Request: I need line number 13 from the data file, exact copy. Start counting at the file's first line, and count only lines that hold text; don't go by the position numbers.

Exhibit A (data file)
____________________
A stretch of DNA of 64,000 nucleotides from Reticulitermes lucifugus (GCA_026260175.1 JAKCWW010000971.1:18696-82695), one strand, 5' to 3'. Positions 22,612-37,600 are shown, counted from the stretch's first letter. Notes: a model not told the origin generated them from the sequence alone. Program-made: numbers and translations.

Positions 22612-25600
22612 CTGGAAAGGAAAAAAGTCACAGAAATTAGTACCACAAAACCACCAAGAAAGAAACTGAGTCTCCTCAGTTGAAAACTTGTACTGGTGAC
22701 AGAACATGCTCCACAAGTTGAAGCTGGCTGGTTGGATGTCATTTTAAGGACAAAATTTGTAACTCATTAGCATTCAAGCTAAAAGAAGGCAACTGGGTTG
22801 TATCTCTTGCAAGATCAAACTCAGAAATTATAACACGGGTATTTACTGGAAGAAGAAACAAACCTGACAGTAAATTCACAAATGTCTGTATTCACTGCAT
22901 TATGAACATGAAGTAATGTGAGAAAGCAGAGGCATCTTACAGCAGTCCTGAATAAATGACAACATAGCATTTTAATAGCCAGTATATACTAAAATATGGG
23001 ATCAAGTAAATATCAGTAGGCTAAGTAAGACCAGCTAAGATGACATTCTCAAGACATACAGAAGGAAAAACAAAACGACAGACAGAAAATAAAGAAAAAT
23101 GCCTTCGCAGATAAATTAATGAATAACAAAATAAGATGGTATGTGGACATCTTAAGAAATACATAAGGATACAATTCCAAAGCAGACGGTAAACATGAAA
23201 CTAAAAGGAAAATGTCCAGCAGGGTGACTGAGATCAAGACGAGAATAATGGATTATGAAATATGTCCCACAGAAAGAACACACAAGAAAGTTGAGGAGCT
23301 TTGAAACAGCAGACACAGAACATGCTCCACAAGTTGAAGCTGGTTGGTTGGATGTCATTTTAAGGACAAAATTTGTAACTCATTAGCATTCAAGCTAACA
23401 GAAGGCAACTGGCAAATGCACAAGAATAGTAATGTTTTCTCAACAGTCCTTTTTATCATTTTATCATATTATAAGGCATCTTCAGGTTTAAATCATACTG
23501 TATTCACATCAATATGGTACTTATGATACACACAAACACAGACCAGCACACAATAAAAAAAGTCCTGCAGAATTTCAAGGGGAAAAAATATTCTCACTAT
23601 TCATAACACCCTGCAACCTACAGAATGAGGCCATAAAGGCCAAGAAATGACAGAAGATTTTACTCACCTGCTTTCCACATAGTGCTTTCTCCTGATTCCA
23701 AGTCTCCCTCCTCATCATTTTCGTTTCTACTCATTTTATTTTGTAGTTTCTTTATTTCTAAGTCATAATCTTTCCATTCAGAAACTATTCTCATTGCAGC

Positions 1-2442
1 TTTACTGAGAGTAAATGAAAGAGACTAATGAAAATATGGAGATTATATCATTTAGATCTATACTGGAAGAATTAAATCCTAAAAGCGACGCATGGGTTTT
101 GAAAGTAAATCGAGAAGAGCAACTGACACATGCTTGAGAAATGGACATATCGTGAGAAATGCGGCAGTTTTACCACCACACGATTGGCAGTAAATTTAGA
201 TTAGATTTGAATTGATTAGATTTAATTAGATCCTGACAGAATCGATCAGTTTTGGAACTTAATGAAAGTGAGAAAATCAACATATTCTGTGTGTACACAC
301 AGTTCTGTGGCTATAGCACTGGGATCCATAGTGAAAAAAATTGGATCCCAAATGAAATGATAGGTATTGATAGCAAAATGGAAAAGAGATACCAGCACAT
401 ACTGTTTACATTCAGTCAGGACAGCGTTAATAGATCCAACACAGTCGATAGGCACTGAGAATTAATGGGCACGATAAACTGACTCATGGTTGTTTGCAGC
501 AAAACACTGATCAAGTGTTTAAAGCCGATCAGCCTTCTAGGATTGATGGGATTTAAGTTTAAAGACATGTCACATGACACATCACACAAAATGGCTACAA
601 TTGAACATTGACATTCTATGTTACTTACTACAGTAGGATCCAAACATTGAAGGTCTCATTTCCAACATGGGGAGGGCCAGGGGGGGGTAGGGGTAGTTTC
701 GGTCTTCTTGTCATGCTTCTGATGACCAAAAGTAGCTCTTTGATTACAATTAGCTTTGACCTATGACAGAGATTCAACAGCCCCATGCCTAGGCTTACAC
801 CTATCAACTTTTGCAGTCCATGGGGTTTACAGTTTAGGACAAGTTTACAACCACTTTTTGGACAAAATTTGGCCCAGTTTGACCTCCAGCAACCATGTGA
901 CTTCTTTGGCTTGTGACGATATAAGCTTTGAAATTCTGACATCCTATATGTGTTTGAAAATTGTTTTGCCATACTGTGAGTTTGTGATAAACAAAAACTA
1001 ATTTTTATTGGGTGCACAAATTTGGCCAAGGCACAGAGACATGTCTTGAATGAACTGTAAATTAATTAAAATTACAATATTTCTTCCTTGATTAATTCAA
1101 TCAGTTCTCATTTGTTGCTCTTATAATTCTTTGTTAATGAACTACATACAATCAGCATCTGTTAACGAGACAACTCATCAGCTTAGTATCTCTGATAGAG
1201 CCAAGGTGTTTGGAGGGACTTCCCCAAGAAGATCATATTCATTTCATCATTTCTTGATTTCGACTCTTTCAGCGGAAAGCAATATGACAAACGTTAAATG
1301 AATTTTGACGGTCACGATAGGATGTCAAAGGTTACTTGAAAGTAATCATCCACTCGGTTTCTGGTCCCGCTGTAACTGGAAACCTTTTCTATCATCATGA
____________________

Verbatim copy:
23601 TCATAACACCCTGCAACCTACAGAATGAGGCCATAAAGGCCAAGAAATGACAGAAGATTTTACTCACCTGCTTTCCACATAGTGCTTTCTCCTGATTCCA